News Feature | March 18, 2014

Flushable Wipes On Trial

Sara Jerome

By Sara Jerome,

The maker of flushable wipes is facing a federal class-action suit filed by customers who say the product clogged their plumbing. 

It turns out pre-moistened wipes, such as those marketed for babies and toddlers and billed as safe to throw down the toilet, might not actually be "flushable."

A lawsuit recently filed by Brooklyn resident Joseph Kurtz cites Kimberly-Clark and Costco Wholesale corporations "and seeks damages of at least $5 million," ABC News reported

"The suit filed on Feb. 21 in the Eastern District of New York represents 100 people and claims that consumers around the country have suffered through clogged pipes, flooding, jammed sewers and problems with septic tanks due to the use of flushable wipes," the report said. 

“They do not break down as manufacturers advertise,” according to court documents filed by Kurtz, cited in the New York Post. 

A spokesman for Kimberly-Clark Corp., the manufacturers of Cottonelle products, responded to the allegations in a statement published by UPI.

"Kimberly-Clark has an extensive testing process to ensure that our flushable wipes products meet or exceed all industry guidelines and we stand behind our claims of flushability," the spokesman said.

Mark Reich, who represents the plaintiff, explained the motivation for suing. He said his client "was forced to spend $600 on plumbers to clear his backed-up pipes," according to the Post.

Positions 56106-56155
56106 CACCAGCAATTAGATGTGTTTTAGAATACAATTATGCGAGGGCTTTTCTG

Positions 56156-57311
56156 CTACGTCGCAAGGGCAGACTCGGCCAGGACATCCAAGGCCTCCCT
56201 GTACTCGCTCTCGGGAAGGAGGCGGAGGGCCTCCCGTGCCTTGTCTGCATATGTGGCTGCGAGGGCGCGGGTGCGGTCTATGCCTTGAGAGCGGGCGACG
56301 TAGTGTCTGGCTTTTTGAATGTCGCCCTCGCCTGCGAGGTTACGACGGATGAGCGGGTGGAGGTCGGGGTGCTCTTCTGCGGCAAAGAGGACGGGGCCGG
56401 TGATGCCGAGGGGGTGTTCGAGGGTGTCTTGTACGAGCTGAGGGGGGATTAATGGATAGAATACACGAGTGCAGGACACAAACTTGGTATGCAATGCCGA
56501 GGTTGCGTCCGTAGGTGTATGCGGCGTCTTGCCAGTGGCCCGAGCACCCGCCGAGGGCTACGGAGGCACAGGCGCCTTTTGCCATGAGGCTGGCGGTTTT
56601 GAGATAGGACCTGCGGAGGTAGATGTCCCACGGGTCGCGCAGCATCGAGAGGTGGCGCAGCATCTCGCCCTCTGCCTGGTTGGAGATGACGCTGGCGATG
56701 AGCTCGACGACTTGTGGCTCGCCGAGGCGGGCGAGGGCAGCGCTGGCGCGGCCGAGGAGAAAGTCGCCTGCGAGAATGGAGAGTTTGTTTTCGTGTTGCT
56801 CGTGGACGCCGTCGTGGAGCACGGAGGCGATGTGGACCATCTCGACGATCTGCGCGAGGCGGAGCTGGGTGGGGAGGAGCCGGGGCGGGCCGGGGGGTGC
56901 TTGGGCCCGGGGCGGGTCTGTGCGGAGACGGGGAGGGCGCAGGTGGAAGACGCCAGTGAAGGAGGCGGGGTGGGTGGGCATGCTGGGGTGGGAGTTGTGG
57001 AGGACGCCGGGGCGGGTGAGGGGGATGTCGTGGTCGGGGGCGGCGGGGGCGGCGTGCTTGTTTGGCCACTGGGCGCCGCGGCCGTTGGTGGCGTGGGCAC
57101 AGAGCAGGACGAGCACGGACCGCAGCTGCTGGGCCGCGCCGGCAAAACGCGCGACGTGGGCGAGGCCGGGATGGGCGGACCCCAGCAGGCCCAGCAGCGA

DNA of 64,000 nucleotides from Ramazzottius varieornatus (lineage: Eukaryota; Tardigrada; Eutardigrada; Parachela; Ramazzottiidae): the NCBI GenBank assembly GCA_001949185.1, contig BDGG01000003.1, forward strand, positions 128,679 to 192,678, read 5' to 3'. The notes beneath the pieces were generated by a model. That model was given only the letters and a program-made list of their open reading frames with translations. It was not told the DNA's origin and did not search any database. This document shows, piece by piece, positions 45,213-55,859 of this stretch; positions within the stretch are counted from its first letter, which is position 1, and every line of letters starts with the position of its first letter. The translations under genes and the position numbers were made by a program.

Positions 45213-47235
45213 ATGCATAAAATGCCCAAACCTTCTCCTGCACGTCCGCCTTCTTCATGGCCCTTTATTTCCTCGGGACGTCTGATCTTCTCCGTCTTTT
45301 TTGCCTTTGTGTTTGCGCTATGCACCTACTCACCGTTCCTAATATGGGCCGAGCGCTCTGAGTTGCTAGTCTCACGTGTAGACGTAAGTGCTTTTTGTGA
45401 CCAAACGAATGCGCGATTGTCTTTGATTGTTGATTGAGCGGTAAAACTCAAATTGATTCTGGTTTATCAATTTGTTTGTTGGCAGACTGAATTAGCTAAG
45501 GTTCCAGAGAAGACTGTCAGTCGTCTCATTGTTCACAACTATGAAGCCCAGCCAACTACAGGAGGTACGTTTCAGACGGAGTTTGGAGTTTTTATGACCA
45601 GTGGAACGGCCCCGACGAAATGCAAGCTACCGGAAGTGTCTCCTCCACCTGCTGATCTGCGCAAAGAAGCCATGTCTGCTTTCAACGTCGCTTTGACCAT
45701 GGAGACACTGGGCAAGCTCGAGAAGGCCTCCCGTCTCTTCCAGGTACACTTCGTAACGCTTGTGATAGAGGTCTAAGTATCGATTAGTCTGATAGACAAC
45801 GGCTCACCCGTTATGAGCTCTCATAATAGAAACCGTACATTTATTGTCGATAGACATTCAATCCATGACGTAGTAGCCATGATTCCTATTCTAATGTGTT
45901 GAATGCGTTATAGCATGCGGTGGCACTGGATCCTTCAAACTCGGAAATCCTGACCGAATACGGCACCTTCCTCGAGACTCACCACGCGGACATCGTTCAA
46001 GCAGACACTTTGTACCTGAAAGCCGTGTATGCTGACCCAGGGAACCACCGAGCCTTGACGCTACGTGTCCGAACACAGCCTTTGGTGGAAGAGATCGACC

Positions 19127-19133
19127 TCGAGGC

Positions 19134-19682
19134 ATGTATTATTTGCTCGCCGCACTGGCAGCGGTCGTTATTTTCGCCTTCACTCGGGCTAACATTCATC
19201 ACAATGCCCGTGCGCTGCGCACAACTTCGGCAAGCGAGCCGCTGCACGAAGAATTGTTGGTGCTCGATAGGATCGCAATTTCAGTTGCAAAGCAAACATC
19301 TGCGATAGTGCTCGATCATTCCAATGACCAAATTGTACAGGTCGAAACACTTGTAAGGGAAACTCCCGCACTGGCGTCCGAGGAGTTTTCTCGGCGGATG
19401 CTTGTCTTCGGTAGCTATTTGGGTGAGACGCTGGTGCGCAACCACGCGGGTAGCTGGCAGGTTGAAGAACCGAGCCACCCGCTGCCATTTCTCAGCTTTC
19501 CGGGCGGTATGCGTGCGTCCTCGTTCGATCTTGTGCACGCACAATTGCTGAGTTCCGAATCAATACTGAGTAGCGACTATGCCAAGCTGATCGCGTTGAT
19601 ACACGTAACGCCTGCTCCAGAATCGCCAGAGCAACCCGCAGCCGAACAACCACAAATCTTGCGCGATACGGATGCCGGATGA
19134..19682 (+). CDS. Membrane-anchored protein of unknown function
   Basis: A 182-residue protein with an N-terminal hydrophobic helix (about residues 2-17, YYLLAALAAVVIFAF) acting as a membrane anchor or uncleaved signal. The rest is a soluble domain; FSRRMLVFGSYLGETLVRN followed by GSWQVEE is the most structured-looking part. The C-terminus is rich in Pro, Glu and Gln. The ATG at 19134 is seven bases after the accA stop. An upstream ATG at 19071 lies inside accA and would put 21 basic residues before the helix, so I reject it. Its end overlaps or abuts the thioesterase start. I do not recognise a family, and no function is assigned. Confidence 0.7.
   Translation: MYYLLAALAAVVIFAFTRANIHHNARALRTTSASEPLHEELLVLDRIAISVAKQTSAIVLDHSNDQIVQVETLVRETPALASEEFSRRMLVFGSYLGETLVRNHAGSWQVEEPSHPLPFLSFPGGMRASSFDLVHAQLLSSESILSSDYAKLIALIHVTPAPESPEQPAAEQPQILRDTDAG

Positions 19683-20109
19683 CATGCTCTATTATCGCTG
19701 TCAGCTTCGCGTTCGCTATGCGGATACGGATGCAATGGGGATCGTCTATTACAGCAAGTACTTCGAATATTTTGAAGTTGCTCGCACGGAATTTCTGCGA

Homeowners are not the only ones struggling with flushable wipes. New York City has wrestled with them, too.  

"Over the past five to six years, New York City's Department of Environmental Protection has spent over $18 million to have these wipes removed by hand from the sewer system, according to Deputy Commissioner Vincent," the ABC report said. 

Deputy Commissioner Vincent Sapienza told the New York Post: “The increase in clogs and problems we’ve been having in New York City — it seems to almost correlate directly with the increase in sales of these flushable wipes. They make it all the way to the plant and they just wrap themselves around our equipment.”

"The DEP now carts away 110,000 cubic yards of debris each month from its treatment plants — double the volume taken away just five years ago," the report said, citing Sapienza.

“They’re gumming up our works,” he said. “Our guys are continually having to take pumps apart because they get clogged. We stopped being surprised, but it’s a lot of work.”

Sewage systems with aging infrastructure have long struggled with "ragging," according to the Washington Post. That's when products such as dental floss and paper towels jam up sewer pipes.